3. If you have been lactating for two years straight, it would probably be pretty difficult to dry up your milk supply very quickly. Many two-year-olds go weeks without nursing, then come back to nursing a lot! This is very, very normal for milk supply of a mother of an older child to go up and down. That's the good news -- you can very easily get it to go back up, as your body is very accustomed to making more! Just increase demand by nursing or pumping more often, and within a day or two, you will notice it go up!

    4. Reminder that the amount you pump isn't how much your child gets when nursing. Your response to the pump may have changed, yet your child possibly is getting just as much as usual when nursing. A two-year-old is really efficient often somewhat silent when nursing. A flow that would make a newborn gulp and gulp might not have the same effect on a two-year-old.

    5. Losing one pound a week or so is very safe and healthy when breastfeeding. If you were losing significantly more than that per week, your body could be responding by producing less milk. Again, though, it would be pretty easy to get back in a day or two by nursing and pumping a lot!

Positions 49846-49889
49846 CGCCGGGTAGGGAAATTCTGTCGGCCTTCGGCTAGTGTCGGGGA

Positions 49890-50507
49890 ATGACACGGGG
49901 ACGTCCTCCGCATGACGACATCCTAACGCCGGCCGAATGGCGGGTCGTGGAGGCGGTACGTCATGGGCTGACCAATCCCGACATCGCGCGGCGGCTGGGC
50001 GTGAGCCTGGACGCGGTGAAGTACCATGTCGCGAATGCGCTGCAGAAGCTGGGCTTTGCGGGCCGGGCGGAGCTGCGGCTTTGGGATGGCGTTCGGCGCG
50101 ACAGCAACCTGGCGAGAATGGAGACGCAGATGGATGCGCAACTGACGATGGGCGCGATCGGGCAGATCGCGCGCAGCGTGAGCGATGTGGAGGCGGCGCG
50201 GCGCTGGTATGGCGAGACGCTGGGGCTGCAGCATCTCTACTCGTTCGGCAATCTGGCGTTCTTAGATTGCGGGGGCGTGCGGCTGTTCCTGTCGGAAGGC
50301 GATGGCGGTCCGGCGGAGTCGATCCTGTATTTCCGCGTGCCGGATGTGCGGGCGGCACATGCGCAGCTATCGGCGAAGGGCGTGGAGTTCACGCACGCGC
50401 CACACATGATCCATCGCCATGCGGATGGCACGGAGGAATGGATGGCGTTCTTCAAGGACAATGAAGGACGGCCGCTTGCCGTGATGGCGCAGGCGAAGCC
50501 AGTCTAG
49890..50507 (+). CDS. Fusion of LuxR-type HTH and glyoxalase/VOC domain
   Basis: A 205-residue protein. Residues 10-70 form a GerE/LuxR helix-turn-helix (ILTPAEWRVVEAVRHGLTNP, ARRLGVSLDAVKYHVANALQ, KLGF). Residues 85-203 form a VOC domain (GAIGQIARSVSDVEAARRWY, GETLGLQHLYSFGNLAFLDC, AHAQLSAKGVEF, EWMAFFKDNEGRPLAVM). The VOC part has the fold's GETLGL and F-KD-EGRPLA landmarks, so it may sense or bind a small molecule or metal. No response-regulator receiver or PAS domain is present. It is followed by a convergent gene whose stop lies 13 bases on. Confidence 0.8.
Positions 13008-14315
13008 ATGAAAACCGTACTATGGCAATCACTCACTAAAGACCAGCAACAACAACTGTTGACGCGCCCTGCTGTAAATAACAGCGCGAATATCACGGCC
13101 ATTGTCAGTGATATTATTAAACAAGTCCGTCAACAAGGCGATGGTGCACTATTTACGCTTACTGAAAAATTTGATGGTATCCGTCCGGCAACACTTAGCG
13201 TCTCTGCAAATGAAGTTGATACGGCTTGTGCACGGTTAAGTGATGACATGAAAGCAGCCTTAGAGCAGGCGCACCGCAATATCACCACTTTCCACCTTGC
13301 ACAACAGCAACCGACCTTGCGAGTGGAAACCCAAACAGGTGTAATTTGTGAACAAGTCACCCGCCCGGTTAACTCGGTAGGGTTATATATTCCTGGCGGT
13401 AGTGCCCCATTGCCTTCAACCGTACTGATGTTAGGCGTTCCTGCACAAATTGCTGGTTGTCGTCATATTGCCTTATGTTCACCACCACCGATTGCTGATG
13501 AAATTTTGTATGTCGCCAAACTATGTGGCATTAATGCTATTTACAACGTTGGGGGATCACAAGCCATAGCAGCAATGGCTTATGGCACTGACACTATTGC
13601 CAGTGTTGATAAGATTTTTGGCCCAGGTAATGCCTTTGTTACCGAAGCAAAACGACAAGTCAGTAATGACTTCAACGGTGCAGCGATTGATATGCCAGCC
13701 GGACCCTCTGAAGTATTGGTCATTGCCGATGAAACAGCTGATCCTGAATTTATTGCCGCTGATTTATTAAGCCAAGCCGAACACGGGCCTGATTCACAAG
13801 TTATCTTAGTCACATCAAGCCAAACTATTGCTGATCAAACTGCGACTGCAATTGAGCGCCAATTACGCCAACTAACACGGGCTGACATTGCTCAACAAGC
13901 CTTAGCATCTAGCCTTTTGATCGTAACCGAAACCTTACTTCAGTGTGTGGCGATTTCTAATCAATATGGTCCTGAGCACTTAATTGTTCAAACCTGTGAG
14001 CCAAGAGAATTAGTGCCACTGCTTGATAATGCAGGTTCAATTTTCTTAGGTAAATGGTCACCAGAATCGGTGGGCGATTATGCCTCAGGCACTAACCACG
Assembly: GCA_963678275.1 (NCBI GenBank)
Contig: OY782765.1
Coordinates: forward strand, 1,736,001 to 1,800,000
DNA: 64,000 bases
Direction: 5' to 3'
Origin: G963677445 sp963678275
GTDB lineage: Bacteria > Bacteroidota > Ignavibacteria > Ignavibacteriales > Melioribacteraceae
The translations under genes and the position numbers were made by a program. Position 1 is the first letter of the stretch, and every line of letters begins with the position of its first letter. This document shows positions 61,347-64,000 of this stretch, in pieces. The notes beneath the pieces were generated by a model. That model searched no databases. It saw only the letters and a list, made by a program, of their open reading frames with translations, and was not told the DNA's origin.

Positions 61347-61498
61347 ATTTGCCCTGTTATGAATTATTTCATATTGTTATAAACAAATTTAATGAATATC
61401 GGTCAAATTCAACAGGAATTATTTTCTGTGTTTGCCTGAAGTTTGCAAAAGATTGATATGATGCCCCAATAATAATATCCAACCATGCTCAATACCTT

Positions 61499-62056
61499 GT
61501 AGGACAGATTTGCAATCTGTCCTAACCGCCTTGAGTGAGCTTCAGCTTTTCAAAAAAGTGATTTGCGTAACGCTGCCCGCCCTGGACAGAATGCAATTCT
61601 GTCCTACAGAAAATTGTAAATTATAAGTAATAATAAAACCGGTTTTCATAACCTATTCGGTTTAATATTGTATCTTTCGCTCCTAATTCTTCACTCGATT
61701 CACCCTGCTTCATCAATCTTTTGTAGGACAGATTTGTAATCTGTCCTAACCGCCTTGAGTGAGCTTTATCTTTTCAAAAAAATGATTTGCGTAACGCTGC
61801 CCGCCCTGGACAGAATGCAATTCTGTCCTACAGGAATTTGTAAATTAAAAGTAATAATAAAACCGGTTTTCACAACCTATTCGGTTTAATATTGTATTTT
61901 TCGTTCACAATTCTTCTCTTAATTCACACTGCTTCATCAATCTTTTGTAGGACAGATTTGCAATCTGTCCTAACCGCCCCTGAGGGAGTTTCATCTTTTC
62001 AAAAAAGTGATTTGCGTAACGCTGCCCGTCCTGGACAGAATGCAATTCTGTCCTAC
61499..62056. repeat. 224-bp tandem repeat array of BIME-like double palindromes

6. Are you in a dry, cold climate? You might have dry nipples from dry skin overall. I find that if I keep my body moisturized (is use a fragrance-free cream), then my extremities, (finger, elbows, nipples!) stay moisturized, too. You can try coconut oil or a refined lanolin designed for breastfeeding moms.

    7. You may want to check your child's latch! A two-year-old's latch can get lazy and cause sore nipples!

    Best of luck!

  3. #3
    Join Date
    May 2006

    Default Re: Nursing trouble with 2-year-old

    Dry and cracking skin that won't go away sounds like thrush to me, mama.

    I don't understand why your husband and mom think you need to wean, unless you want to try for a 3rd baby? Your LO is not consuming enough additional dairy per day for you to cut out nursing sessions- unless you want to replace breastmilk with more milk/cheese/yogurt. The RDA for dairy for a 2-3 year old is 2 cups of milk or yogurt, or 3-4 oz of cheese per day- so she'd need to eat several more cheese sticks!